The snark is strong with my firstborn.
As is a deep-seated hatred of homework. But let’s be real — nobody likes homework, do they? Aside from the occasional fun assignment, anyway. (I thoroughly enjoyed any and all creative writing assignments, and even some term papers when I got to choose the topic. But writing’s always been my thing.) Still, she’s in first grade now, and has had daily homework since pre-K. (Which is a blog rant for another day.) Plus speech practice, because she’s still in speech. Too much homework too often to endure head-to-head battles over it, in other words.
It’s not just homework, either. Whereas most kids her age love to be read to, she stopped loving story time early on — somewhere around 4 months, I’d say. Every once in a blue moon she’ll bring me a book, but usually she’d rather watch YouTube. I’ve gone through the stages of grief on that one and finally, quietly, resigned the battle. Perhaps my son will be a book lover, but my daughter isn’t — I’ll just have to live with that.
(I sometimes read Harold and the Purple Crayon and The Lorax and The Poky Little Puppy all by myself. I still like them, darn it.)
Every day, we do this: I pick her up at school and ask about her day. She tells me about recess. Sometimes PE. We arrive home from school, where I review her conduct grade plus any notes from her teacher while she eats the lunch she didn’t eat at lunch. (Um…okay.) I also review her notes from speech, and sign everything that needs signing. I put it all back in the backpack except her homework, which I put in a little pile.
“Okay,” I tell her. “Let’s get your homework out of the way.”
Commence yelling, screaming, pleading, bargaining, and general bitching.
“C’mon — it’s not much. Let’s knock it out so you can play the rest of the day,” I say gently.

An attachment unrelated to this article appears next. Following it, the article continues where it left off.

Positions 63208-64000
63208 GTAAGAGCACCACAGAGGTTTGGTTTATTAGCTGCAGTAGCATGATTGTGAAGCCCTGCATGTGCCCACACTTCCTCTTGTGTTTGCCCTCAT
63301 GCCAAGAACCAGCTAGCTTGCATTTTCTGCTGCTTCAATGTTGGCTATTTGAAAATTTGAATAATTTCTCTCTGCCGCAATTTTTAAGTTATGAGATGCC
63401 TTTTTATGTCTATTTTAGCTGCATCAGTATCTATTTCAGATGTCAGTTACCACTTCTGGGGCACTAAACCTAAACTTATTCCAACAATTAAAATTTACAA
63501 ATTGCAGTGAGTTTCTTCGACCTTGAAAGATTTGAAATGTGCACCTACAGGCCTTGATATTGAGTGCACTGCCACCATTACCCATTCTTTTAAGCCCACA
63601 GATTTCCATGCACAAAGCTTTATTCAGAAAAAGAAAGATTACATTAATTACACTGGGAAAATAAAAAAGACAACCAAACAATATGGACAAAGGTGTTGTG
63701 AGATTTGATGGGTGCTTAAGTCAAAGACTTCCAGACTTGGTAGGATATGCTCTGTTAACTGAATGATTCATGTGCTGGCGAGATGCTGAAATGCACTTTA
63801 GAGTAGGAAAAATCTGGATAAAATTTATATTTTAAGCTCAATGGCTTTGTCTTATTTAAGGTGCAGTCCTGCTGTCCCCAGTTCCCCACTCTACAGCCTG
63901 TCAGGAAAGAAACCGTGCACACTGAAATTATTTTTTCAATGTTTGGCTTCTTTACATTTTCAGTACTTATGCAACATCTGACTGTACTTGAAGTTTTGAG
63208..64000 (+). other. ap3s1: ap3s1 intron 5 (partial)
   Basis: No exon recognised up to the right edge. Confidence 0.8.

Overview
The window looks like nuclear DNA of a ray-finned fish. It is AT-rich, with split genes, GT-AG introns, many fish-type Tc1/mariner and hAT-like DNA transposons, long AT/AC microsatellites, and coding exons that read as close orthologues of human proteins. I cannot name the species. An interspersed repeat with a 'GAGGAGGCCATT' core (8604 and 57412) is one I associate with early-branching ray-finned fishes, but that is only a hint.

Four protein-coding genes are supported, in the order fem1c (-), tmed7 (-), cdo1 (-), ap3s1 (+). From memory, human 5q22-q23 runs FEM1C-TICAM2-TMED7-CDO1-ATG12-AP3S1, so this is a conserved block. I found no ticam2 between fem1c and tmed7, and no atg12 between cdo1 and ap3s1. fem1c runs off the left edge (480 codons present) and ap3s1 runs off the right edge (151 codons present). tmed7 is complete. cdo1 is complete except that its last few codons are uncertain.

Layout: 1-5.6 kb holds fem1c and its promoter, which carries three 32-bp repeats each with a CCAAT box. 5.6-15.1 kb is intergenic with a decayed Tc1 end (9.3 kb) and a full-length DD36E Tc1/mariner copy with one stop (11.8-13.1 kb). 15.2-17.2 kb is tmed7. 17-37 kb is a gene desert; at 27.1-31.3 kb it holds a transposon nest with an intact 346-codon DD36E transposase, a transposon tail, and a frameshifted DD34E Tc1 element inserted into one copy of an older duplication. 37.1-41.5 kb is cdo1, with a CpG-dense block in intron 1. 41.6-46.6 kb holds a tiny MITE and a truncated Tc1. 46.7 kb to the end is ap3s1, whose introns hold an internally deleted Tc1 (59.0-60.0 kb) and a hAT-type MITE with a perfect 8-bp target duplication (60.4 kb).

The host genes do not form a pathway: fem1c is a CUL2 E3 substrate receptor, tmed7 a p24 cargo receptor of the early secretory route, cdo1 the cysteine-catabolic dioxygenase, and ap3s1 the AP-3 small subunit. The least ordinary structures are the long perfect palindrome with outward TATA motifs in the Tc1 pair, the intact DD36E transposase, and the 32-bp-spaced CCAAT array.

We proceed to bicker back and forth for 20 minutes. Over 5 minutes of homework. These sessions usually end with me saying something stupid like “YOU WILL SIT HERE AND DO THIS HOMEWORK AND YOU ARE NOT BUDGING FROM THAT CHAIR UNTIL IT IS DONE.”
“But what if I have to pee? What if the house catches fire? What if I don’t finish before bedtime?” says my little lawyer-to-be.
Every. damned. day.
Five minutes of homework.
At this rate, I’m not sure I’ll live long enough to get her to do her homework in high school.
It doesn’t help that her speech practice is so…boring. We’ve been working on TS sounds since last year. Same exercises, same words — we’re both over it. They’ve introduced a daily calendar of practice suggestions this year, to try to shake things up a bit, but it’s still saying words with TS in them several times. Fruits fruits fruits fruits. Bats bats bats bats. Kites kites kites kites. Yawn yawn yawn yawn.
The other day, the practice suggestion was to pick three words and say each in a phrase 10 times apiece. We’d done this exercise for a few days running, actually; while the sheet differentiates the location of the target sound (at the beginning, middle, or end of the word), we just have the one list of about 12 words because, well, there aren’t many words that start with TS, are there? Anya, understandably, was giving me the full foot-dragging treatment: moans and groans and sloppy pronunciation, punctuated with plenty of outbursts along the lines of “This is stupid! I don’t want to do this!”
And, really, how excited can you get about saying “flying kites” ten times, for the third day in a row?
Then inspiration struck. Rather than “cooked carrots,” which was the phrase I was going to suggest next, I went with “I hate carrots.”
She does. With a passion. Her eyes lit up.
“I hate carroTS!” she shouted, with relish. “I hate carroTS! I hate carroTS! I HATE CARROTS!” Every TS — indeed, every syllable — perfectly, crisply enunciated. I had to stop her after 10 iterations; she was prepared to keep going.
“I have no pants,” I prompted.
“I have no panTS! I have no panTS! I have NO PANTS! I! Have! No! PAAAAANTS!” she giggled.
I felt the key to end our homework battles settling into my palm. That night, at bedtime, I selected some of our sillier books. Dragons Love Tacos is a favorite. The Pigeon Needs a Bath is another. (We battle over bath time now, too.) That night, she thoroughly enjoyed our story time. And read the books back to me — her idea, not mine.
I’d forgotten that kids thrive on goofiness. Keep it silly, stupid.